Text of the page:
It's possible to trade profitably on the Forex, the nearly $2 trillion worldwide currency exchange market. But the odds are against you, even more so if you don't prepare and plan your trades. According to a 2014 Bloomberg report, several analyses of retail Forex trading, including one by the National Futures Association (NFA), the industry's regulatory body, concluded that more than two out of three Forex traders lose money. This suggests that self-education and caution are recommended. Here are some approaches that may improve your odds of taking a profit. Prepare Before You Begin Trading Because the Forex market is highly leveraged -- as much as 50 to 1 -- it can have the same appeal as buying a lottery ticket: some small chance of making a killing. This, however, isn't trading; it's gambling, with the odds long against you. A better way of entering the Forex market is to carefully prepare. Beginning with a practice account is helpful and risk-free. While you're trading in your practice account, read the most frequently recommended Forex trading books, among them Currency Forecasting: A Guide to Fundamental and Technical Models of Exchange Rate Determination, by Michael R. Rosenberg is short, not too sweet and highly admired introduction to the Forex market. Forex Strategies: Best Forex Strategies for High Profits and Reduced Risk, by Matthew Maybury is an excellent introduction to Forex trading. The Little Book of Currency Trading: How to Make Big Profits in the World of Forex, by Kathy Lien is another concise introduction that has stood the test of time. All three are available on Amazon. Rosenberg's book, unfortunately, is pricey, but it's widely available in public libraries. "Trading in the Zone: Master the Market with Confidence, Discipline and a Winning Attitude," by Mark Douglas is another good book that's available on Amazon, and, again, somewhat pricey, although the Kindle edition is not. Use the information gained from your reading to plan your trades before plunging in. The more you change your plan, the more you end up in trouble and the less likely that elusive forex profit will end up in your pocket. Diversify and Limit Your Risks Two strategies that belong in every trader's arsenal are: Diversification: Traders who execute many small traders, particularly in different markets where the correlation between markets is low, have a better chance of making a profit. Putting all your money in one big trade is always a bad idea. Familiarize yourself with ways guaranteeing a profit on an already profitable order, such as a trailing stop, and of limiting losses using stop and limit orders. These strategies and more are covered in the recommended books. Novice traders often make the mistake of concentrating on how to win; it's even more important to understand how to limit your losses. Be Patient Forex traders, particularly beginners, are prone to getting nervous if a trade does not go their way immediately, or if the trade goes into a little profit they get itchy to pull the plug and walk away with a small profit that could have been a significant profit with little downside risk using appropriate risk reduction strategies. In "On Any Given Sunday," Al Pacino reminds us that "football is a game of inches." That's a winning attitude in the Forex market as well. Remember that you are going to win some trades and lose others. Take satisfaction in the accumulation of a few more wins than losses. Over time, that could make you rich!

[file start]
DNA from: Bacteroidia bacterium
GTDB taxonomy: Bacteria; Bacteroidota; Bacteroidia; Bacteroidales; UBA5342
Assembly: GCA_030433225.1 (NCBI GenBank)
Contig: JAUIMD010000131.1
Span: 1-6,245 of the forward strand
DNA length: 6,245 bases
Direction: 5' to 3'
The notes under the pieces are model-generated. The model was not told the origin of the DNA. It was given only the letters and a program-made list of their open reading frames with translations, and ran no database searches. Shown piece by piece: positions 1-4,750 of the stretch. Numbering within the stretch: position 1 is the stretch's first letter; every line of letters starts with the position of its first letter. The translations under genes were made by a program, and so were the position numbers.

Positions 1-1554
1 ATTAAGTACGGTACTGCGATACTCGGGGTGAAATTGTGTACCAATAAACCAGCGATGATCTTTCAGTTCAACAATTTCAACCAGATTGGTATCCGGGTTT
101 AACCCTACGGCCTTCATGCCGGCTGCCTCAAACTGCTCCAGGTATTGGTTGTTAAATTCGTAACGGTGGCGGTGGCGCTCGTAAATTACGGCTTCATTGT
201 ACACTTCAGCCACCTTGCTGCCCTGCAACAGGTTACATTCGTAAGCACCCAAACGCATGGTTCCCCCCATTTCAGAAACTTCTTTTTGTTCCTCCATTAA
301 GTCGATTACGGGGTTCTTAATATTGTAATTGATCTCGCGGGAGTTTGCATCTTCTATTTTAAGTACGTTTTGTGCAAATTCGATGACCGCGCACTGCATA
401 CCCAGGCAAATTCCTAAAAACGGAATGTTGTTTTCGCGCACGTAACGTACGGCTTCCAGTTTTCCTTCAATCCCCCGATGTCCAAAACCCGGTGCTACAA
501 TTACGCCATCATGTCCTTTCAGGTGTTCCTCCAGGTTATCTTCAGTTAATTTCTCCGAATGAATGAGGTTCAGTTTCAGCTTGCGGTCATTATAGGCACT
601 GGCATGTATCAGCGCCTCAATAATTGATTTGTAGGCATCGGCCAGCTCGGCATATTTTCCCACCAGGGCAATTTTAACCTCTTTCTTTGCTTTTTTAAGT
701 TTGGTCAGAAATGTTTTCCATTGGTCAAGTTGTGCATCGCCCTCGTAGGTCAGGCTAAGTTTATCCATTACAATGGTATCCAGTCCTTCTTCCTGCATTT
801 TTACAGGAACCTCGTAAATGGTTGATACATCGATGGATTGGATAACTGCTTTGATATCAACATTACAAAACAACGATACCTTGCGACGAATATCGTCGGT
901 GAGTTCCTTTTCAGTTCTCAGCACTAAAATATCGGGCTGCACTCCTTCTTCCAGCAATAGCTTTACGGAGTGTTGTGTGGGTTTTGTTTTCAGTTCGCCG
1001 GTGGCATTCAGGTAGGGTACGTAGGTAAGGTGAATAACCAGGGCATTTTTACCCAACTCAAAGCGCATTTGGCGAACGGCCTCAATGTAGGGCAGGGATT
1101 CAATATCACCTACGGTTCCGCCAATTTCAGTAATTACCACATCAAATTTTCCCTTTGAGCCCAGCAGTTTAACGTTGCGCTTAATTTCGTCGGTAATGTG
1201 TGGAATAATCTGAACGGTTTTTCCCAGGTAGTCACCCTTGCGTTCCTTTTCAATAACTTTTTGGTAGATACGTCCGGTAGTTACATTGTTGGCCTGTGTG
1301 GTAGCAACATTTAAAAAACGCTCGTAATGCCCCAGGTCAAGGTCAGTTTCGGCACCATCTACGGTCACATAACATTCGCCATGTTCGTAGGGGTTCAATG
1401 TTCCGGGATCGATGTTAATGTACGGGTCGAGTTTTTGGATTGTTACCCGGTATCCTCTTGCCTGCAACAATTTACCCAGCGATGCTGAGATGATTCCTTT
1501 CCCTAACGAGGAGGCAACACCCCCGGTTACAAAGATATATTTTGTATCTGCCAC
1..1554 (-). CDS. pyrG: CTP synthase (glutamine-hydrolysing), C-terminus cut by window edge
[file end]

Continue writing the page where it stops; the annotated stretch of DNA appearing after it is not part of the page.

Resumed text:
S'mores Macarons